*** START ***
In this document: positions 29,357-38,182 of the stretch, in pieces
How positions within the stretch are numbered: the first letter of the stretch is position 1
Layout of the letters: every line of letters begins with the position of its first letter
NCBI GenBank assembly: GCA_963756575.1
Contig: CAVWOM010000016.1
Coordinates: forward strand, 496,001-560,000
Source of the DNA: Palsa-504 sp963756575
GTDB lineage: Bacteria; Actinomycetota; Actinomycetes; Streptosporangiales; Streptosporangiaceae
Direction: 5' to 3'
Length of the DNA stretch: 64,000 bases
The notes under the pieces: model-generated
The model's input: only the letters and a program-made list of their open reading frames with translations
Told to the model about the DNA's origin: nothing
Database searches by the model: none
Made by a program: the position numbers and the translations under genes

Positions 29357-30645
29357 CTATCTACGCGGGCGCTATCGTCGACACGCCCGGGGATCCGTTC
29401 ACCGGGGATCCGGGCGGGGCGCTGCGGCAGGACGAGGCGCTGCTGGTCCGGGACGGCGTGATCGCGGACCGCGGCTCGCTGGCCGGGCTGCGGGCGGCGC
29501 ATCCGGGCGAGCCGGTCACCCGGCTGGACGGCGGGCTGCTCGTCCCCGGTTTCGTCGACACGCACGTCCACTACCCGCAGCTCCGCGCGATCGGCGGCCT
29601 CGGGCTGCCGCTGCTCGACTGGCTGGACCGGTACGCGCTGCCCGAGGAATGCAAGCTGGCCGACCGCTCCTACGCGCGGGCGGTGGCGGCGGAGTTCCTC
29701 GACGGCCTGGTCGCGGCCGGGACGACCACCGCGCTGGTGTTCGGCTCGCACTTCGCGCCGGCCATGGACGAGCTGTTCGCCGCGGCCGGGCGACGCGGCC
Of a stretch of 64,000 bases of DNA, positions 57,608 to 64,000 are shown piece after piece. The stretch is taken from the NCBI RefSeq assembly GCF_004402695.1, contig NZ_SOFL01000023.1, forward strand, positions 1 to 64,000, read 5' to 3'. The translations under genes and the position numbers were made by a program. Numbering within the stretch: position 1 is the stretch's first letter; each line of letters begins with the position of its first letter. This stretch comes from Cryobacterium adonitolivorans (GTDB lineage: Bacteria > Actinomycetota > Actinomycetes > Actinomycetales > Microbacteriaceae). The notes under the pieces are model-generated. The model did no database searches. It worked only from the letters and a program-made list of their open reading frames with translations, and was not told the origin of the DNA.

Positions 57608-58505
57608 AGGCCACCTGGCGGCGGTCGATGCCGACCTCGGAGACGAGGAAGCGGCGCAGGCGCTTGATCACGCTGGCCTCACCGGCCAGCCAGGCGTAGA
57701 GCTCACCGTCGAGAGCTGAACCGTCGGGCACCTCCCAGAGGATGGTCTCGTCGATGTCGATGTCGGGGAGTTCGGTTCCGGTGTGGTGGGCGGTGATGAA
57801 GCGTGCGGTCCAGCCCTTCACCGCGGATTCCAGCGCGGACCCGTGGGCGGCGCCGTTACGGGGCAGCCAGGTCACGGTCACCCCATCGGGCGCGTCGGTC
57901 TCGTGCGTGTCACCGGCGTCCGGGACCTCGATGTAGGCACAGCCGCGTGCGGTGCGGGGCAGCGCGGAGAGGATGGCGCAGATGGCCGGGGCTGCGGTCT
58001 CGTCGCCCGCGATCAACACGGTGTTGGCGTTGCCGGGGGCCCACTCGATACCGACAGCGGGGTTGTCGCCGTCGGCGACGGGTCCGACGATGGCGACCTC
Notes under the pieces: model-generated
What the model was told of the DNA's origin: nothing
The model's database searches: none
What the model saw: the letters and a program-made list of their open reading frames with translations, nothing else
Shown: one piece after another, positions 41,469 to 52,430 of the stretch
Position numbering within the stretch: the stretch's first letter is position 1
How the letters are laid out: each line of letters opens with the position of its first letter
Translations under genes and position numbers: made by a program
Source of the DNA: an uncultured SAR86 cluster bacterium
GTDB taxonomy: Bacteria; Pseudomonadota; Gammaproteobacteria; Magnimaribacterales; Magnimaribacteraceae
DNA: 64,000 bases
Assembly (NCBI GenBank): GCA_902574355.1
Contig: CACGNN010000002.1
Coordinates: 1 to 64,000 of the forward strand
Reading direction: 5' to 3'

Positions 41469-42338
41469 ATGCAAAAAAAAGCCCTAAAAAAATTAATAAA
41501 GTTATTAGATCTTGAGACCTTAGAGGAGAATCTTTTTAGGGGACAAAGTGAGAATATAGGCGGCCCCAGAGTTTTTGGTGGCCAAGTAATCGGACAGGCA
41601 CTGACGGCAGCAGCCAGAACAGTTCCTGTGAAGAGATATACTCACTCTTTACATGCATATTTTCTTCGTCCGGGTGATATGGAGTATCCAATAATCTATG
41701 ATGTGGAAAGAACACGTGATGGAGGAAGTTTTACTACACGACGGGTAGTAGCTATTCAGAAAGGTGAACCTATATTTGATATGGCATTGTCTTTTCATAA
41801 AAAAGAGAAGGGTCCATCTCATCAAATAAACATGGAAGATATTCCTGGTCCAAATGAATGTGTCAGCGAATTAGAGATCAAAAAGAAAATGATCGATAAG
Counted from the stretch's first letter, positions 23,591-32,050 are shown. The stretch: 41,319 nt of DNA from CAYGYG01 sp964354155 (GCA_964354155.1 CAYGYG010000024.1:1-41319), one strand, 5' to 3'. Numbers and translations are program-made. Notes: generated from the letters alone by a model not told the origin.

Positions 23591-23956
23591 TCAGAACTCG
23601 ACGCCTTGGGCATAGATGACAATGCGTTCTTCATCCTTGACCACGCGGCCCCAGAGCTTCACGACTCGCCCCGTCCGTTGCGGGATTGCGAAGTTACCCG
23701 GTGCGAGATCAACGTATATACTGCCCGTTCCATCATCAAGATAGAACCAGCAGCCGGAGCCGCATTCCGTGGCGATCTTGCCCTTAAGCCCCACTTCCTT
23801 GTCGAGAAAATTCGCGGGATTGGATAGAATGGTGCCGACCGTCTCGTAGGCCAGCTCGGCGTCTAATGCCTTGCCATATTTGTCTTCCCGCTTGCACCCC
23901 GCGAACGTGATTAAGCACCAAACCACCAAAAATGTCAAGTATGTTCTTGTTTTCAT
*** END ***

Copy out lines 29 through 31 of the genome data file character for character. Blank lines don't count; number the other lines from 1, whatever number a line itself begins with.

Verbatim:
Notes under the pieces: model-generated
What the model was told of the DNA's origin: nothing
The model's database searches: none